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IT executives now are applying a more sophisticated, enterprise version of search functionality to corporate Web sites and intranets to improve the search experience for e-commerce customers, business partners and employees. Beyond that, enterprise search tools are being aimed at internal databases, even databases residing on mainframes, for specialized functions such as data analytics, knowledge management and business-process management .
Christian Book Distributors (CBD) wanted to improve the search and browse functionality on its e-commerce sites, most notably ChristianBook.com , according to Mark Pepin, assistant vice president for the Peabody, Mass., company. CBD chose Endeca's ProFind for the task. "We really liked the technology that drove Endeca," Pepin says. "It was very similar to the technology we built our site on."
After they implemented the product, it wasn't long before Pepin and his team started to see how Endeca also could help CBD reduce the time it took to roll out marketing campaigns. "We saw it was also a great data-mining tool, which made it a good fit for direct-marketed, targeted e-mails to our customer base," he says.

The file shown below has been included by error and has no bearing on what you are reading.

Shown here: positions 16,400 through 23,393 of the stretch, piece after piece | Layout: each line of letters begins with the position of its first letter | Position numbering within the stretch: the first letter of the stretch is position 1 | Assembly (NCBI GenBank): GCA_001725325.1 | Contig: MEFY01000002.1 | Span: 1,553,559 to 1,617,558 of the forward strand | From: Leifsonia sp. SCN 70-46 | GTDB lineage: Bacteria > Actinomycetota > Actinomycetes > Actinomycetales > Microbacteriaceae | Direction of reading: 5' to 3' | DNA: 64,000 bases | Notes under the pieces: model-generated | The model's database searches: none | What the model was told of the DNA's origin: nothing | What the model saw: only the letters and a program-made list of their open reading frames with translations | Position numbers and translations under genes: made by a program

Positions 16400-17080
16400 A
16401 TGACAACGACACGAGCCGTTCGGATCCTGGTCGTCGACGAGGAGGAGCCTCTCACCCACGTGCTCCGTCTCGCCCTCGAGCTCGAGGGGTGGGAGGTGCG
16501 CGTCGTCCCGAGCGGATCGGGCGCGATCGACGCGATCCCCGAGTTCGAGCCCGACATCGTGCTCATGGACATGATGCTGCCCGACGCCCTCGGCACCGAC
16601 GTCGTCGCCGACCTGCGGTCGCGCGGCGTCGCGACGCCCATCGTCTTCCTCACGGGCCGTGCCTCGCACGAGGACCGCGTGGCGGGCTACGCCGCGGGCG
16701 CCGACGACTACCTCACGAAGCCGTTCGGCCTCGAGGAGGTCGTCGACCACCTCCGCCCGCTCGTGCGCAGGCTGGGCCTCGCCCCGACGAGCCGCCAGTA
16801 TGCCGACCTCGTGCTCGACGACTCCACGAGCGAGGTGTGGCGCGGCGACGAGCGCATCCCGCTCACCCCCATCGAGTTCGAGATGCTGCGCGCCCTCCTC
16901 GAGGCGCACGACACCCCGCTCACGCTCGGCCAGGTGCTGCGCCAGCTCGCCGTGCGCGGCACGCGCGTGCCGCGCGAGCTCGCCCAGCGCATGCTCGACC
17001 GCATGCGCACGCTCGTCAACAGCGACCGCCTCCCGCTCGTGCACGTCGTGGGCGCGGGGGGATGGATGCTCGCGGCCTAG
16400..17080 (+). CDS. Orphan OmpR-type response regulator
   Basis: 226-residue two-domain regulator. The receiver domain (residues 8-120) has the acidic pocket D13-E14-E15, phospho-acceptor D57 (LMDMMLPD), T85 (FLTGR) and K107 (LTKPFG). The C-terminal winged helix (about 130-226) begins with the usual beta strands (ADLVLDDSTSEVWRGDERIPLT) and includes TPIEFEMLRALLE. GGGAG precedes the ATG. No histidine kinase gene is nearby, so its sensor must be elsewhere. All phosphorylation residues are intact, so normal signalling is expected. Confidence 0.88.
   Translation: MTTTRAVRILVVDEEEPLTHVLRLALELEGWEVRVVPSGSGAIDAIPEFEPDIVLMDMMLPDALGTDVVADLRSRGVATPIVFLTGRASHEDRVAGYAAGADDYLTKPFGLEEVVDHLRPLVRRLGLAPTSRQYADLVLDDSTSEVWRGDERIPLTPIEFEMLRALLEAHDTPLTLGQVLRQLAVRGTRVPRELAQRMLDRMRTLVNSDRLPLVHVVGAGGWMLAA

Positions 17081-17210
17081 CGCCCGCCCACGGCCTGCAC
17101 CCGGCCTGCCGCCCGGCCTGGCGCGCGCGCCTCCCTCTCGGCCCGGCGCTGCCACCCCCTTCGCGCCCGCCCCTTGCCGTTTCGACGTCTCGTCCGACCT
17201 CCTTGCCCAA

Before using ProFind, it took several hours to run a traditional database query. "With Endeca's ability to slice and dice our data, we could load up all of our separate customer information - purchase history, author history, product categories - on a separate platform. We were then able to quickly segment the list. We could go and mine customers, clicking on anybody who had purchased a particular author in the past, and it would literally bring back information in seconds," Pepin says.
The ability to process a company's structured and unstructured data, stored in a variety of formats, is what separates enterprise search tools from more public Web search engines, according to analysts. Structured data exists in database tables, usually associated with a company's ERP, CRM or custom database systems. Unstructured data can take the form of e-mails, Microsoft Office-type files, Adobe PDFs and a host of other current or legacy file types scattered throughout a typical corporation.
|Questions to ask when beginning a search project|
Public Web search engines primarily support HTML file formats, and possibly a few standard office formats (Microsoft Word, Adobe Acrobat PDFs). Enterprise search products often provide gateways that let the products search and retrieve content from a range of file formats, even legacy files on mainframes.